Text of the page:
Yes, and here’s why: Joseph Sax’s writings remain as fresh today as when they were published. This blog — in noting his death earlier this year — described Sax’s revival of the public trust doctrine, for which he is justly famous. But some of Sax’s other studies stay relevant, and not only to the generation of environmental lawyers he taught at the University of Michigan Law School and at the University of California Berkeley School of Law.
Sax’s career focused not on the intricacies of pollution control statutes, but on the broader issues of allocation and management of scarce resources. The idea that public trust resources ought not to be diverted from public use, discussed in this blog, is the beginning. Citing Sax, the California Supreme Court in the Mono Lake decision injected public trust concepts into California prior appropriation doctrine. As noted recently in this blog, California water allocation law continues to slouch toward the present. These issues show why Sax enjoyed teaching water law.
Sax delighted in challenging conventional views. In an early article, he exploded the myth, exemplified by supporters’ confidence in the National Environmental Policy Act, of “the redemptive quality of procedural reform.” In 2002, he spoke at the University of Michigan about the Great Lakes. The assembled faithful expected him to reinforce their view that not one drop of water should leave the Great Lakes basin. Instead, to their dismay, he demonstrated why water allocation decisions should be based on an evaluation of alternatives, even if that meant water withdrawals from the Great Lakes. Some of the water allocation issues among riparian states that he explores in that speech were recently heard by the Supreme Court in Kansas v. Nebraska, concerning interpretation of an interstate water allocation formula, and will be considered in Mississippi v. Tennessee, which concerns pumping underground water across state borders.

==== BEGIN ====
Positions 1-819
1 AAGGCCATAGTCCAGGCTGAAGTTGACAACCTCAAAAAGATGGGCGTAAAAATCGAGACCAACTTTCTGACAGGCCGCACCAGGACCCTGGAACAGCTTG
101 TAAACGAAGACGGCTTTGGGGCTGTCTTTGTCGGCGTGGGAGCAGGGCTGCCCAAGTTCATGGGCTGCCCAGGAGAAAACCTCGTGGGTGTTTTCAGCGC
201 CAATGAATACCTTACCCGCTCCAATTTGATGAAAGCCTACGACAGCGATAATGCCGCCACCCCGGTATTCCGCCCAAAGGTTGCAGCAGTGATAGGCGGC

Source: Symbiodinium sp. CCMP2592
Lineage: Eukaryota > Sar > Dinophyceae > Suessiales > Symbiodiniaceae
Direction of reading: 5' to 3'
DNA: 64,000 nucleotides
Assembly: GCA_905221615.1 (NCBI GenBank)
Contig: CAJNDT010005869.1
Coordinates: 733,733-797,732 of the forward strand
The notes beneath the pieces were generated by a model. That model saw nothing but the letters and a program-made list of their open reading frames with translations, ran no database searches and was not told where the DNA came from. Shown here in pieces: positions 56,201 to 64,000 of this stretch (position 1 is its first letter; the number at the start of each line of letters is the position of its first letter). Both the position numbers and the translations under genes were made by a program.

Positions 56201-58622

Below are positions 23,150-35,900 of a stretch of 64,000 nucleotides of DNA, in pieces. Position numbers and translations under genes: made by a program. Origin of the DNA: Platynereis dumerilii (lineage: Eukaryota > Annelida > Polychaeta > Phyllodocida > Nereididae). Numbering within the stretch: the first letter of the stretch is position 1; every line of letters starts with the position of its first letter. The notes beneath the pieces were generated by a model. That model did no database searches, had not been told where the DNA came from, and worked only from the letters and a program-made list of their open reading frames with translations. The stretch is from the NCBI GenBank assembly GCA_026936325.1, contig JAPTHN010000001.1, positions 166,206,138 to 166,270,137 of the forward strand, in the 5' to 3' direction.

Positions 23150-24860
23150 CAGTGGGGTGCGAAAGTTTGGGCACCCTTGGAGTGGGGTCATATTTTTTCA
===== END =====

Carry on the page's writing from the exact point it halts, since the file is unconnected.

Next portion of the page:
One of the foundations of environmental law is the takings clause. Sax’s 1964 article, Takings and the Police Power, often cited by the Supreme Court, deserves re-reading for its lucid and compact analysis. Following the Lucas v. South Carolina Coastal Council decision, Sax imaginatively proposed an economy of nature underlying the market economy while criticizing the majority opinion in Lucas for being the outlier in takings law that we now know it to be. But Sax sympathized with the unfairness of takings law on property owners. Recently he noted that the Supreme Court has exhausted its efforts to develop a coherent takings theory. But, he said, that fact brings no solace to a late-in-the-game developer who, denied permits by a municipality that gave away the entire increment of infrastructure amenities to earlier-in-time developers, unfairly receives no compensation.
Management of public lands is a large part of environmental law. As we learned at the 2014 annual meeting, this College is embarking on a new initiative for East Africa community land use and natural resources rights. The underpinnings for such policies are found in Sax’s 1980 book Mountains Without Handrails, which proves the preservationist’s view of national park management. But management of private land adjacent to parks is equally important, as Sax explored in Helpless Giants: The National Parks and Regulation of Private Land. Sax was inspired to write this article when, after hard hiking through rhododendron “hells” in the Great Smoky Mountains National Park rising to the Appalachian Trail, he was surprised to see a luxury hotel — located on private land adjacent to the park — thrusting up beyond a forested ridge of the park.
Sax’s foray into the community values inhering in public and private art collections, Playing Darts with a Rembrandt, is echoed in the recent debate over whether the collection of the Detroit Institute of Arts should be sold to pay the city’s creditors. Although disclaiming an exact fit with the public trust doctrine, the Michigan Attorney General opined that the DIA held the art as a charitable trust for the public.
Sax received many awards and much praise. His extensive scholarship was reviewed by his peers in a 1998 Ecology Law Quarterly symposium introduced by ACOEL Fellow Richard Lazarus. He received the Asahi Blue Planet Prize in part for drafting the Michigan Environmental Protection Act, the citizen-suit statute discussed here. If these recognitions do not convince you, reading Sax in the original should persuade you of the continuing relevance of his scholarship.